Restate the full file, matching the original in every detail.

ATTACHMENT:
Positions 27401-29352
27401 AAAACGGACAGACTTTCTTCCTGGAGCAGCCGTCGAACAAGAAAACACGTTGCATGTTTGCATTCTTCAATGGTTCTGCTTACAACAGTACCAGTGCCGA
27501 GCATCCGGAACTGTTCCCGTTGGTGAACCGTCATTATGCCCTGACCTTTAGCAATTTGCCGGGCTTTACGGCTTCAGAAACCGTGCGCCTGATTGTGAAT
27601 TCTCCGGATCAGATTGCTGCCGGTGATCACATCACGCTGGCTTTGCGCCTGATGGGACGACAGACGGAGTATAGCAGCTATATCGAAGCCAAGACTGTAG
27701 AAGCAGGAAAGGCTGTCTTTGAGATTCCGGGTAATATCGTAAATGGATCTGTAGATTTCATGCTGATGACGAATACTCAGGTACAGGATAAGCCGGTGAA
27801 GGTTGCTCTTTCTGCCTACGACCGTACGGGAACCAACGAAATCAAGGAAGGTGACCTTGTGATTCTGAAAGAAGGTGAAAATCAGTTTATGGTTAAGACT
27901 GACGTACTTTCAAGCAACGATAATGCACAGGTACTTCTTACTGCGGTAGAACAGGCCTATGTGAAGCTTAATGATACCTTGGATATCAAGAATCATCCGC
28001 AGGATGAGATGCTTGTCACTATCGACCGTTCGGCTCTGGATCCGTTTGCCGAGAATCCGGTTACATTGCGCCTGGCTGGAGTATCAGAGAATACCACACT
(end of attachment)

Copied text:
Positions 27401-29352
27401 AAAACGGACAGACTTTCTTCCTGGAGCAGCCGTCGAACAAGAAAACACGTTGCATGTTTGCATTCTTCAATGGTTCTGCTTACAACAGTACCAGTGCCGA
27501 GCATCCGGAACTGTTCCCGTTGGTGAACCGTCATTATGCCCTGACCTTTAGCAATTTGCCGGGCTTTACGGCTTCAGAAACCGTGCGCCTGATTGTGAAT
27601 TCTCCGGATCAGATTGCTGCCGGTGATCACATCACGCTGGCTTTGCGCCTGATGGGACGACAGACGGAGTATAGCAGCTATATCGAAGCCAAGACTGTAG
27701 AAGCAGGAAAGGCTGTCTTTGAGATTCCGGGTAATATCGTAAATGGATCTGTAGATTTCATGCTGATGACGAATACTCAGGTACAGGATAAGCCGGTGAA
27801 GGTTGCTCTTTCTGCCTACGACCGTACGGGAACCAACGAAATCAAGGAAGGTGACCTTGTGATTCTGAAAGAAGGTGAAAATCAGTTTATGGTTAAGACT
27901 GACGTACTTTCAAGCAACGATAATGCACAGGTACTTCTTACTGCGGTAGAACAGGCCTATGTGAAGCTTAATGATACCTTGGATATCAAGAATCATCCGC
28001 AGGATGAGATGCTTGTCACTATCGACCGTTCGGCTCTGGATCCGTTTGCCGAGAATCCGGTTACATTGCGCCTGGCTGGAGTATCAGAGAATACCACACT